One Direction: This Is Us (3D)
- Director:Morgan Spurlock
- Cast:One Direction
- Release Date:September 19, 2013
- Running time:92 minutes
- Film Worth:$14.00
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Morgan Spurlock leaves any cynicism (but not his wit) at the door, and crafts an inoffensive but engaging doco about five guys having the time of their lives.
Fans of documentarian Morgan Spurlock (the sharp and irreverent voice behind Super Size Me and The Greatest Movie Ever Sold) may have been more than a little puzzled when the filmmaker announced his latest project – a 3D rockumentary about the world’s biggest boy band, One Direction. Some may have suspected there’d be a satirical edge to proceedings or an opportunity for a jab or two, but surprisingly, One Direction: This Is Us is as wholly inoffensive and uncynical as the band’s brand of pop music. It’s an adoring tribute to the band and their fans, and Spurlock stays firmly behind the camera for this one. All of this isn’t to say it’s not enjoyable, and these five likeable guys aren’t fun to spend some time with (even Martin Scorsese rocks up backstage telling the guys he’s a fan), but if you’re looking for typical Spurlock, you may leave disappointed. Or a little bewildered.
For the uninitiated, Spurlock goes back to the birth of the band on the UK talent show, The X-Factor, when Simon Cowell made an impulsive decision – and has since taken all the credit – to put the five individual singers together. The five boys eventually placed as the runner-up in the 2010 competition, but they signed on to Cowell’s Syco Records, and basically rocketed to immense popularity before they’d even cut an album (with Spurlock revealing that not even The Beatles achieved this level of success so early on in their careers). The rest of the doco follows the band on their world tour, while giving us casual peeks into their personal and family lives, and chronicling general teenage boy shenanigans.
Some may be quick to criticise the film’s innocuous tone (there’s no drinking, girlfriends or bickering), but there’s also the fact that perhaps there just isn’t a “warts-and-all” doco to be made just yet. That said, the doco’s packed with personal, poignant moments, particularly in relation to the boys and their families, with the parents lamenting that their sons haven’t been home more than a few nights since The X-Factor. There’s something bittersweet in the fact that the children are showing their parents the world in a way. Spurlock also does a nice job of carving out a portrait of each boy, without painting them as Backstreet Boy-style archetypes. And there are definitely some Spurlock touches – such as the filmmaker’s brief but comical attempt by a scientist to explain the chemical effect One Direction has on its female fan base (they’re not crazy, after all), and the concert scenes are almost enjoyably garish. Yes, they’re full of cheesy lyrics, melodies and accompanying visuals, but there's also something charmingly offbeat and almost loopy about it all; it's missing the slickness some may expect.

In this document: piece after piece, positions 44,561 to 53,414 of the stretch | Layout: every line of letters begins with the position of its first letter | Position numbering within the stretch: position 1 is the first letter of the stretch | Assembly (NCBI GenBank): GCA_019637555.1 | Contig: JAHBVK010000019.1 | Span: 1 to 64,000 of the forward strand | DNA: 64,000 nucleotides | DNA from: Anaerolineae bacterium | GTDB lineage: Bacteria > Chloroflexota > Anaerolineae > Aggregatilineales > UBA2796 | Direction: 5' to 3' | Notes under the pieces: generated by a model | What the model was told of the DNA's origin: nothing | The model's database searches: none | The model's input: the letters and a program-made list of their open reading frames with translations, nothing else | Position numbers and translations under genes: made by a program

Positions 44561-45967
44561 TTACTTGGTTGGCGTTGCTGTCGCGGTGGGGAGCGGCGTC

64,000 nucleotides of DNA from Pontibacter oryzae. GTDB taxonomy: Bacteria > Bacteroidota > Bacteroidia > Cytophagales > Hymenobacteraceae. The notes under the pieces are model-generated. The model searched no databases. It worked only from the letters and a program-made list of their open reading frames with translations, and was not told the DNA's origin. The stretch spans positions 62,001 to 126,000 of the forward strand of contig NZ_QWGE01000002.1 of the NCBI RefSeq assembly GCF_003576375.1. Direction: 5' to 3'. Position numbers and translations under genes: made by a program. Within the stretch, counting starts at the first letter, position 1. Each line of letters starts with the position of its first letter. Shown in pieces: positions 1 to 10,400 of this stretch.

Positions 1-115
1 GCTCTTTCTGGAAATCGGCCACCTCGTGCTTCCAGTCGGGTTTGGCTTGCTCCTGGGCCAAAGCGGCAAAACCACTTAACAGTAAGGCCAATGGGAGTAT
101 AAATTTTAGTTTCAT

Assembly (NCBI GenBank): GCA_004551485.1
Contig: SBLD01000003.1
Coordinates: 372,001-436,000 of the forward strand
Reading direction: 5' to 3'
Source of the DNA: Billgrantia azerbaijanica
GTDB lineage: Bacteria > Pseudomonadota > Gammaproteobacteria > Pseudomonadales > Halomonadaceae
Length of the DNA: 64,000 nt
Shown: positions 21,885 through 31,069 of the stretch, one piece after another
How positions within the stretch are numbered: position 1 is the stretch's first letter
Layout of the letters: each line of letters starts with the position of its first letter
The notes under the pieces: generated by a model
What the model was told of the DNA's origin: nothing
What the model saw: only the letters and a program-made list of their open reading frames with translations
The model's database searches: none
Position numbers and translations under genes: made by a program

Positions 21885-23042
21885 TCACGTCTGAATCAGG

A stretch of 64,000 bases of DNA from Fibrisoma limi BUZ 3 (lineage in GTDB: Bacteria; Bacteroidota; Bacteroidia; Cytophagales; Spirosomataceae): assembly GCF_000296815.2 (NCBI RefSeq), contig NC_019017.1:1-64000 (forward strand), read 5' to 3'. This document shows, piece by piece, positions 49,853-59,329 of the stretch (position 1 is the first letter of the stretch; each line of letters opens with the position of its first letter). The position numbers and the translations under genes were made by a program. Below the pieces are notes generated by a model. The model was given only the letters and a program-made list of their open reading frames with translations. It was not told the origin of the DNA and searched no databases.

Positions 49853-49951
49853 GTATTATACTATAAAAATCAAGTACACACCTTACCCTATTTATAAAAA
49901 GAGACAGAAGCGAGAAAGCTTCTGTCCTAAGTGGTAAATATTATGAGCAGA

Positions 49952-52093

Perhaps the toughest bit to swallow though is when these boys talk about wanting to be remembered, but let’s not kid ourselves. These aren’t The Beatles. While never really letting the cynicism seep in too much at the edges, Spurlock reveals how the boys record their next album while on tour with the help of songwriters and producers. One of the band’s “songwriters” is seen waking up a member to come and record a line they’ve just written, with said boy adhering to the instructions, before staggering back to their slumber. They’re not songwriters. But they’re also not five fakers caught up in their own hype. Perhaps the nicest surprise of the doco is that, despite emerging from the manufactured pop machine, these boys feel refreshingly grounded and they’re not taking their success for granted. In a way, One Direction: This Is Us is simply a poignant snapshot of five young guys having the time of their lives, knowing that it won’t last forever.